Bryce Canyon National Park (pron.: /ˈbraɪs/) is a national park located in southwestern Utah in the United States. The major feature of the park is Bryce Canyon, which despite its name, is not a canyon but a collection of giant natural amphitheaters along the eastern side of the Paunsaugunt Plateau. Bryce is distinctive due to geological structures called hoodoos, formed by frost weathering and stream erosion of the river and lake bed sedimentary rocks. The red, orange, and white colors of the rocks provide spectacular views for park visitors. Bryce sits at a much higher elevation than nearby Zion National Park. The rim at Bryce varies from 8,000 to 9,000 feet (2,400 to 2,700 m).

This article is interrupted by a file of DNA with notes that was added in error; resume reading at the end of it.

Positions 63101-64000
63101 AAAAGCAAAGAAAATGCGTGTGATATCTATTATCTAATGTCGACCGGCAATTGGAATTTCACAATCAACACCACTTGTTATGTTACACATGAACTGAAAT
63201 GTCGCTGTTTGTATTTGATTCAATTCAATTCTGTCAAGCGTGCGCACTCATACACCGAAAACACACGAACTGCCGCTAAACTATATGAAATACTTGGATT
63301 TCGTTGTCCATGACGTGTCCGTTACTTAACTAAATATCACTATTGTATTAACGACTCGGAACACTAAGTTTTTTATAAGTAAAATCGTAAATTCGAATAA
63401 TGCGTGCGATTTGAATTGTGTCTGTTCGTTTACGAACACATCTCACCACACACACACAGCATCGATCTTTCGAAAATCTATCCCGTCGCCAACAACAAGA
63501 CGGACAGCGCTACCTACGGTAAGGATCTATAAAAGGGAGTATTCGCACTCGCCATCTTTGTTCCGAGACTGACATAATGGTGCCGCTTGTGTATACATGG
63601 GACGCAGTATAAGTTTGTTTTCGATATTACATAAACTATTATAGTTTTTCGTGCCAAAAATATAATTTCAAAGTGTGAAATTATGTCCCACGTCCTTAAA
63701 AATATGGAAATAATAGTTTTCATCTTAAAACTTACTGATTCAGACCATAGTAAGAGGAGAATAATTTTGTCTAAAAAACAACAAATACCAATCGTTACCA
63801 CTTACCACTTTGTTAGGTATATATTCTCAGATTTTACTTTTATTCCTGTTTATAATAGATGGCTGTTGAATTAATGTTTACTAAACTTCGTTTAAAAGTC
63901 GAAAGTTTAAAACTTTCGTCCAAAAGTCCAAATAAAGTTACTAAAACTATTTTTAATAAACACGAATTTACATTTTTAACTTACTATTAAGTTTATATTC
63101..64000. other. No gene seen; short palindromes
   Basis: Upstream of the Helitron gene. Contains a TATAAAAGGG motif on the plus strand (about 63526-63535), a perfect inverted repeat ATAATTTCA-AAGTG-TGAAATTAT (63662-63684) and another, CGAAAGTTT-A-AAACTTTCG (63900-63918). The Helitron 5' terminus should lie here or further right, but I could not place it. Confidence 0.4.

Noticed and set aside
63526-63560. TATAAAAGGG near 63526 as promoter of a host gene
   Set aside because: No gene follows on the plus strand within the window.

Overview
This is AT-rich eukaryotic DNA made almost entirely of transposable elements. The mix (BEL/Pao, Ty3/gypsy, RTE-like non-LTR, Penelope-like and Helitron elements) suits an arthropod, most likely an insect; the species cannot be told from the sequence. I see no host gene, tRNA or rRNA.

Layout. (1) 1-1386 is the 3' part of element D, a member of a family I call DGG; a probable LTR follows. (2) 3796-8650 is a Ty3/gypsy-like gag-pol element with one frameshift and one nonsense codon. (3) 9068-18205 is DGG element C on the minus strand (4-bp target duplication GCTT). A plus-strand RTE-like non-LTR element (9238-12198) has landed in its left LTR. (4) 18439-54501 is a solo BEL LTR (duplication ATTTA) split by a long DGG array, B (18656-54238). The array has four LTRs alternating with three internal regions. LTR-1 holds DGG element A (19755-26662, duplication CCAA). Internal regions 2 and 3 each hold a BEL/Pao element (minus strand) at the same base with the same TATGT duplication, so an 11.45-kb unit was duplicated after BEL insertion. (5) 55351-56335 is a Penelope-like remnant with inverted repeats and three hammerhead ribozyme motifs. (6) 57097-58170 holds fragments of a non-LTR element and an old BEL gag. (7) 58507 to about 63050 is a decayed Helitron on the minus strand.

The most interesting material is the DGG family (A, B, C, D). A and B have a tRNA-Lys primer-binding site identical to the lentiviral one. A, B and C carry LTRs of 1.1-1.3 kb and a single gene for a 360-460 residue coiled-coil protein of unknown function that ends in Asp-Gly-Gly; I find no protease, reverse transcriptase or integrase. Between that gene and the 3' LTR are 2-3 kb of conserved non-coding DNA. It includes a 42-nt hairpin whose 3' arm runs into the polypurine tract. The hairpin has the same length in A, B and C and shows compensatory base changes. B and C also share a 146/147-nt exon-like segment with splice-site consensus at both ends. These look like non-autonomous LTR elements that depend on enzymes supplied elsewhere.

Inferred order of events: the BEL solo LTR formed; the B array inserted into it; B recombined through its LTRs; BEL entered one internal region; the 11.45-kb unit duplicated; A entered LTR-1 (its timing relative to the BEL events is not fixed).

Utah (/ˈjuːtɔː/ or i/ˈjuːtɑː/) (Arapaho: Wo'tééneihí' ) is a state in the Western United States. It became the 45th state admitted to the Union on January 4, 1896. Utah is the 13th-largest, the 34th-most populous, and the 10th-least-densely populated of the 50 United States. Approximately 80% of Utah's 2,817,222 people live along the Wasatch Front, centering on Salt Lake City, leaving vast expanses of the state nearly uninhabited and making the population the sixth most urbanized in the U.S. Utah is bordered by Colorado on the east, Wyoming on the northeast, Idaho on the north, Arizona on the south, and Nevada on the west. It also touches a corner of New Mexico on the southeast.